Description:

This delightful children's book is written completely in rhyme. It is as fun to read as it is to hear. Join Snitch on his adventure as he tries to find the five magic crystals that will power the carnival. Help him solve the clues to know where to go. Learn about the value of selflessness. Hardcover book can be personalized with your child's name. Make it a family treasure.

Snitch the Fraccoon

Listen and Watch:

The history of Snitch the Fraccoon:

After the initial release of my card game, Bag-O-Loot, my wife had this crazy idea of writing a book about Snitch, the character on the back of the cards.

Snitch is a Fraccoon: half fox, half raccoon. In the game you need to be crafty like a fox and you steal cards like a raccoon so a 'fraccoon' seemed to be an appropriate character for the game. With the help of another friend, Larry Frates, my wift and I made a full size costume of Snitch the Fraccoon who would march in parades. Kids absolutely loved him, so writing a book about him seemed like the perfect thing to do.

Like most kids, I grew up with Dr. Seuss books and always loved the rhythm and rhyme in those books. As a musician, rhythm and rhyme was part of my song writing, so that is the approach I used to pen the book.

In the game, you are trying to collect sets of five matching cards, so the book was about Snitch trying to collect five magic crystals. The characters and friends that Snitch interacts with are just as loveable. From Tangerine Turtle, Melody the Mouse, Crimson the Crow, and of course the wonderful Mr. Wowee, everything in the book spells fun.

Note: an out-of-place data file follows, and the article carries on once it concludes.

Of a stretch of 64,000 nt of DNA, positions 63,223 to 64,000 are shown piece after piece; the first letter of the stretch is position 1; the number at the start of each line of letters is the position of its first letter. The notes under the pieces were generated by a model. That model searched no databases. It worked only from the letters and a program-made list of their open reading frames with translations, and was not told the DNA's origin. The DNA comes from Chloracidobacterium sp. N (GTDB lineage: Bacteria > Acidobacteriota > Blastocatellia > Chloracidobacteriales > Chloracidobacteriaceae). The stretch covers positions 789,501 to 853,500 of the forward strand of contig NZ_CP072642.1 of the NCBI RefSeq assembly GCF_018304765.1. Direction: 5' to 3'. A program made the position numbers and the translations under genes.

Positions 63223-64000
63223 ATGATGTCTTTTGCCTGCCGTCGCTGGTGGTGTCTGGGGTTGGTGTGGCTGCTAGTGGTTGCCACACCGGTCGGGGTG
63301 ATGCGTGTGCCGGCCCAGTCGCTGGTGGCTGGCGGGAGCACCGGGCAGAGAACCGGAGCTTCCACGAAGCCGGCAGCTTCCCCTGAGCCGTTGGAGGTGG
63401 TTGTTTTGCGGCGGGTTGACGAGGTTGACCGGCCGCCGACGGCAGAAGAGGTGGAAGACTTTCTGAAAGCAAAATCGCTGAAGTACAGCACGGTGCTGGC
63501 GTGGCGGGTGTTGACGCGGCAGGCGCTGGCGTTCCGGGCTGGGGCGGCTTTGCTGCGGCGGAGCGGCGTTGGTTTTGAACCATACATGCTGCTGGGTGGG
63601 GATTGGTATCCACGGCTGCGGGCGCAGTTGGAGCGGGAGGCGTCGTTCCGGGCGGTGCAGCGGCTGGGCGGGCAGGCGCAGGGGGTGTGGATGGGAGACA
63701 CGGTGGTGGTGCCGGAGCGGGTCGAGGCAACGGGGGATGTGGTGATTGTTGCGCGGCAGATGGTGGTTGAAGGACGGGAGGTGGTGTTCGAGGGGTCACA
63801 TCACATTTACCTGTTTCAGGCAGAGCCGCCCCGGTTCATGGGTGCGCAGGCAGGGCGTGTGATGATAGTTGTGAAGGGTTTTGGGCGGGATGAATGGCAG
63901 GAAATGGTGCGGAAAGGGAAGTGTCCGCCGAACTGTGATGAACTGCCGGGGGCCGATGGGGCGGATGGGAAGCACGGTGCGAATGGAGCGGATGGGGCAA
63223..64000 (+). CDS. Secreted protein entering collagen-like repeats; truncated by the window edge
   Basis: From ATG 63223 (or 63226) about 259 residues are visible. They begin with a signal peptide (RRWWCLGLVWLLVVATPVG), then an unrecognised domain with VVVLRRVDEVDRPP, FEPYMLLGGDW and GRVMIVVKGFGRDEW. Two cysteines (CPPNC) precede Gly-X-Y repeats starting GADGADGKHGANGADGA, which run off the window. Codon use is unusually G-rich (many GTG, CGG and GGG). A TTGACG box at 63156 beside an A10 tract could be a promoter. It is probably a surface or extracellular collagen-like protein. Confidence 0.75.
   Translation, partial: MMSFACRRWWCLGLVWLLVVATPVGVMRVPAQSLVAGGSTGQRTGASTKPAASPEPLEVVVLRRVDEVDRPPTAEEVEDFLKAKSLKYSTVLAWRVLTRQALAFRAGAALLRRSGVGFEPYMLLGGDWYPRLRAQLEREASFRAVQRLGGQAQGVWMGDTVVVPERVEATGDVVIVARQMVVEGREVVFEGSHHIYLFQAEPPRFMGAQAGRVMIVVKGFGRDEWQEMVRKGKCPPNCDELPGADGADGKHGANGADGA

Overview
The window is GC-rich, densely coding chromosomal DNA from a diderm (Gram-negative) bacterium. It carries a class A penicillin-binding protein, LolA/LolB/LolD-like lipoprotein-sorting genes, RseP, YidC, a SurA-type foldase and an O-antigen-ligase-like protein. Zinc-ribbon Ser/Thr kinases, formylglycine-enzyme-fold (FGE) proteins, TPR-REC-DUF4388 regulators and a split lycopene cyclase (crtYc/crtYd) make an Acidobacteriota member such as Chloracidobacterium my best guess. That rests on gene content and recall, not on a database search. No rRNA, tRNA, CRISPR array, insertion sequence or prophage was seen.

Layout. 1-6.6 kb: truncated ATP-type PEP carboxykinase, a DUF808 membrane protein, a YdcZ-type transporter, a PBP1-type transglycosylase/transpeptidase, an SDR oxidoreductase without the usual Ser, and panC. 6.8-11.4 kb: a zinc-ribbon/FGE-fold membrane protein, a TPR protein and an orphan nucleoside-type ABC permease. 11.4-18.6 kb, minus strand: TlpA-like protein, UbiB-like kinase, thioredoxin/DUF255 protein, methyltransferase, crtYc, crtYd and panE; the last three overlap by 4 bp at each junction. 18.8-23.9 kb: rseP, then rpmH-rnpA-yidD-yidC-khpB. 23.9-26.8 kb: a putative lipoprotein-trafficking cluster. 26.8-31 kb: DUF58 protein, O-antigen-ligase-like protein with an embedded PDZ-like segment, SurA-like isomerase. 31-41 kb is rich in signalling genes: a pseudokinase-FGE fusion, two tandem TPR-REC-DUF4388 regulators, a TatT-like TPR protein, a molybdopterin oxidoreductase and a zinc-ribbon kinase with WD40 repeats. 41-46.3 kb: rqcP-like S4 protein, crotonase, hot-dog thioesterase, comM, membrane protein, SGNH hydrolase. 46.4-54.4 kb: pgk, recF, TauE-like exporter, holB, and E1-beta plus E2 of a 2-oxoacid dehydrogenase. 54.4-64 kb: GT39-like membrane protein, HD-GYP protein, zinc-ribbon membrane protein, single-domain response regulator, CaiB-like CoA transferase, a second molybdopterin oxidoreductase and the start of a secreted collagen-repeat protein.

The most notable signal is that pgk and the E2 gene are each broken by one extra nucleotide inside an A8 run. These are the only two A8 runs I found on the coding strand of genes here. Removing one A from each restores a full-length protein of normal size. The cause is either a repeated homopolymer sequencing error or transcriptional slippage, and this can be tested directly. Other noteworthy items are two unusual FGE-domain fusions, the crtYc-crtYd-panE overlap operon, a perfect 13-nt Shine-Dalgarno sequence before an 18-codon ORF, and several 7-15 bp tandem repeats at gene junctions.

She liked it so much we played every day during my visit - which was great because that allowed me to refine the game play and the board. At that time we were using beads from her bead collection to represent the sleigh and tree lights. I printed up a crude version of the game and taped the paper to a piece of cardboard.

This version, however seemed a bit complex with the one-way streets. I wanted the game to be so simple it was basically intuitive.

I left her with a cardboard version of the game and went back home to make a "real" prototype and do some market research.

The game has been a huge hit with everyone that has played it. It is simple enough for a five year old to play yet intreguing enough to keep adults and teens interested. I knew I was on to something. 

As I made more prototypes and gave them out for people to try I came up with one improvement that would be the signature of the game: the light-up Christmas Tree. 

Tangerine Turtle